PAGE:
There has been a growing buzz in the media about the importance of STEM (Science, Technology, Engineering, and Math) education and the struggle to ensure students receive enough of it in public schools. Part of the reason for this intense focus is that the U.S. Department of Labor expects there will be 1.2 million job openings in STEM related fields by 2018, but there won’t be enough qualified graduates to fill those jobs.
According to a Harris Interactive survey, many students who choose a math or science career interacted with a teacher or participated in a program that inspired them and helped launch their STEM career path. NC FIRST Robotics, which was created to help students acquire the knowledge and skills needed to compete in our technologically-driven society, is one such program.
The Triangle will get a taste of what it means to be a NC FIRST Robotics competitor during the upcoming regional robotics competition March 19-21 at Dorton Arena on the NC State Fairgrounds.
While NC FIRST sponsors other activities for younger students in grades K-8, the FIRST Robotics Competition (FRC) is the premier engineering challenge for high school students. Teams of students, working closely with teachers and volunteer mentors, have six weeks to conceptualize, design, build, program, modify, and test a robot to participate in the competition.
The challenge given to teams each year is unique, a never-before-seen opportunity to prove their engineering mettle. This year’s “Recycle Rush” asks teams to create a robot that can pick up packing totes, stack them, cap them with recycling bins on top, and fill them with pool noodles representing trash.
This year’s NC FIRST Robotics challenge: “Recycle Rush.”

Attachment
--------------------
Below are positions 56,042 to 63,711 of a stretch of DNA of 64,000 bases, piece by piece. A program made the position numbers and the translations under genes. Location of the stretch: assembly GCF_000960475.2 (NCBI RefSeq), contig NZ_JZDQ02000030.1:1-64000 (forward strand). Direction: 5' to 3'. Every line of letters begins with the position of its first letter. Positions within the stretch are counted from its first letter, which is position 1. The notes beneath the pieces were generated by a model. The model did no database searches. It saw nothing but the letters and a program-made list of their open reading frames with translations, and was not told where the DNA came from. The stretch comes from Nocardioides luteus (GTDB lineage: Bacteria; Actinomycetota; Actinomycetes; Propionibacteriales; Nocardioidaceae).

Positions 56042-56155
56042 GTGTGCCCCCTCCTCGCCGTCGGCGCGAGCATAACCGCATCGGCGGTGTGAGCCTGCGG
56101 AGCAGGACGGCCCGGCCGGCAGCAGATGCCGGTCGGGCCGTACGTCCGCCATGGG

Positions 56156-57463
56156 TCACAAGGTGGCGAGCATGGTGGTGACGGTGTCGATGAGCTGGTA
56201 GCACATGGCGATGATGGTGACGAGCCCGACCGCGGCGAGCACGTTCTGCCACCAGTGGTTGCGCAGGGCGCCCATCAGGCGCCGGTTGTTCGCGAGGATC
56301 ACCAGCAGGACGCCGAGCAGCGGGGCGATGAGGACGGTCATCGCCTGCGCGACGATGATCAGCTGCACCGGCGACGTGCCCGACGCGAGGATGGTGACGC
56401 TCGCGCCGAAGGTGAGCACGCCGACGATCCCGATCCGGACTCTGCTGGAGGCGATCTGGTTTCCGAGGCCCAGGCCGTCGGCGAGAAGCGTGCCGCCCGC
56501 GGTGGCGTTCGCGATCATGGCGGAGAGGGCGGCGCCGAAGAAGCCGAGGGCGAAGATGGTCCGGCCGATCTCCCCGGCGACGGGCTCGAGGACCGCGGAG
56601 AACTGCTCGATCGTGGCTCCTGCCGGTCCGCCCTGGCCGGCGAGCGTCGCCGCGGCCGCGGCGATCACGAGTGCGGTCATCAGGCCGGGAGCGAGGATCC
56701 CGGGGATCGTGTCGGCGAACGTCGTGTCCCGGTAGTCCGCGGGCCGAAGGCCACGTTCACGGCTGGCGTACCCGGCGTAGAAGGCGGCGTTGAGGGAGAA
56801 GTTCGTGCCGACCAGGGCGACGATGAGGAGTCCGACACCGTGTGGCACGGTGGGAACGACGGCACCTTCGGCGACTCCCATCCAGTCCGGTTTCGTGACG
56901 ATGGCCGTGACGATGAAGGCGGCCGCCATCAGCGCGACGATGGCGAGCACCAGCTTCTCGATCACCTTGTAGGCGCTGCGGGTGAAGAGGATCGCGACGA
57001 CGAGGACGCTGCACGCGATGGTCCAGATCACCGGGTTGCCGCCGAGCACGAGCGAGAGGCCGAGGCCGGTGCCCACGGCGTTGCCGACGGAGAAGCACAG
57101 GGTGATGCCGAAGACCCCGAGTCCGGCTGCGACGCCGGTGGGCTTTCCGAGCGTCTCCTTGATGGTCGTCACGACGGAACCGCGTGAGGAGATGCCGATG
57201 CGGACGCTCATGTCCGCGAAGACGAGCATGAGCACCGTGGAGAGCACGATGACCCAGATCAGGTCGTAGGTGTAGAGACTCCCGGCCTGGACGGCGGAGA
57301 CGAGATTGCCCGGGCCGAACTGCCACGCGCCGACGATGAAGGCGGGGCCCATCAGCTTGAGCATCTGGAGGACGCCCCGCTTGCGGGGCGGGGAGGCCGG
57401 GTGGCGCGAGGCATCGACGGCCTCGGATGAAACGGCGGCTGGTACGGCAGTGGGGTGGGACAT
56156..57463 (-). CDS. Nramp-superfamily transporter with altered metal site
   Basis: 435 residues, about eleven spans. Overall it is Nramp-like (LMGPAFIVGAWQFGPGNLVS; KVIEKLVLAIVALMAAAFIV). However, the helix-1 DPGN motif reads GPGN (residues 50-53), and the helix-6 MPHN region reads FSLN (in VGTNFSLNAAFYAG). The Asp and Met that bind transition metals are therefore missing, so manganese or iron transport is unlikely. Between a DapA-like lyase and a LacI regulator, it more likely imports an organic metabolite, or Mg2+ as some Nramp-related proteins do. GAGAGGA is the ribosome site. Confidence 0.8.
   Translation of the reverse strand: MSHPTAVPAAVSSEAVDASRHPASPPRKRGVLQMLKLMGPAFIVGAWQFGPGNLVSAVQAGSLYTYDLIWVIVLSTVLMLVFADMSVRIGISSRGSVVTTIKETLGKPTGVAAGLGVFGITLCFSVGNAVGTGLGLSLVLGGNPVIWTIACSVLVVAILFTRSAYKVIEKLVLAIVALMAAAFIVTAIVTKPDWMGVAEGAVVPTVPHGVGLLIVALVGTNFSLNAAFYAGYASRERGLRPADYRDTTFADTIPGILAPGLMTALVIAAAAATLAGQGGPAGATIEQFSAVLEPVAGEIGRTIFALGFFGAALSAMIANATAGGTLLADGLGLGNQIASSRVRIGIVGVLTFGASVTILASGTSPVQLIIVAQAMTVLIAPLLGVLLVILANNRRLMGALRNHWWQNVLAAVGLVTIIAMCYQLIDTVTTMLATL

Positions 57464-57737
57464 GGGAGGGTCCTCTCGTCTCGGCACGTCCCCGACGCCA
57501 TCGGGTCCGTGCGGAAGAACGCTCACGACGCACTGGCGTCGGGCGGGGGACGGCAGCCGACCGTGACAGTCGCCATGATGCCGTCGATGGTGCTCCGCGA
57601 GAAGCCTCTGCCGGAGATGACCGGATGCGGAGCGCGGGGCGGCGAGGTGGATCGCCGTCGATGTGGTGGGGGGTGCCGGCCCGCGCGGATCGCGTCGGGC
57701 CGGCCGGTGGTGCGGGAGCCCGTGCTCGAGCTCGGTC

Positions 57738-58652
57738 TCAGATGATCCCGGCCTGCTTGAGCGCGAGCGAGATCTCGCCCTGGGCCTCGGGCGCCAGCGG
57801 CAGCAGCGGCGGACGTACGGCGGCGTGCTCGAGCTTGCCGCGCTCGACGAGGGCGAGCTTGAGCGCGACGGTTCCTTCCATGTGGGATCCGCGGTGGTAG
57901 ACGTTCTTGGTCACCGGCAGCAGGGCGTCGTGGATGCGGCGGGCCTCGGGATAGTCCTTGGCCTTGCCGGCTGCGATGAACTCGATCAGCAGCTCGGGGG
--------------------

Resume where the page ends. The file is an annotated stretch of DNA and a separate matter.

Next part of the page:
According to NC FIRST Robotics’ Executive Director, Marie Hopper, one of the best qualities of these competitions is that they teach students the soft skills they’ll need in the work place in addition to the tech. Hopper says that with an emphasis on “coopetition,” the FRC asks students to compete enthusiastically but with “gracious professionalism.” In order for a team to win, they must work well with their partner alliance, which changes throughout the competition so that a partner one match may be a competitor in the next and then a partner again. The randomness ensures cooperation since any competitor in one match may well be a partner in the next.
“We’re teaching kids to learn, ask for help, and work on a team in a hands-on way. A lot of those things you can’t really teach in a class,” said Hopper.
The FRC has inspired many students to move into a STEM field, including Hopper’s own son. “A lot of kids don’t believe in themselves because they may not have been good academically, but they have a knack for engineering. They get hooked and realize they are good at something they enjoy. This changes lives, and I love watching that happen.”
View the intense winning match from last year’s competition.
Sharlini Sankaran, REACH NC executive director and FRC volunteer judge since the inaugural Raleigh regional event, believes that programs like this are a step toward celebrating STEM achievements just as much as we celebrate athletic and artistic achievements. Sankaran emphasized that she comes back each year because “working with these motivated and inspiring students – the scientists and engineers of the future – shows me that our future is going to be very bright.”
Hopper encourages families to come to this weekend’s FRC to see what it’s all about. The event is free and open to the public, and the best days to view the excitement are March 20 and 21. Attendees can participate in a behind the scenes tour, and there are hands-on activities for younger students.
For those interested in volunteering, this is just one of many events that NC FIRST sponsors throughout the year. NC FIRST also needs team and event sponsors. Currently, there are 50 teams in NC, spanning the mountains to the coast. However, with the ever-increasing deficit between STEM jobs and people to fill them, expanding opportunities for students to learn in fun and engaging ways is a good investment for NC tech companies and the entire state.
– Stephanie Suber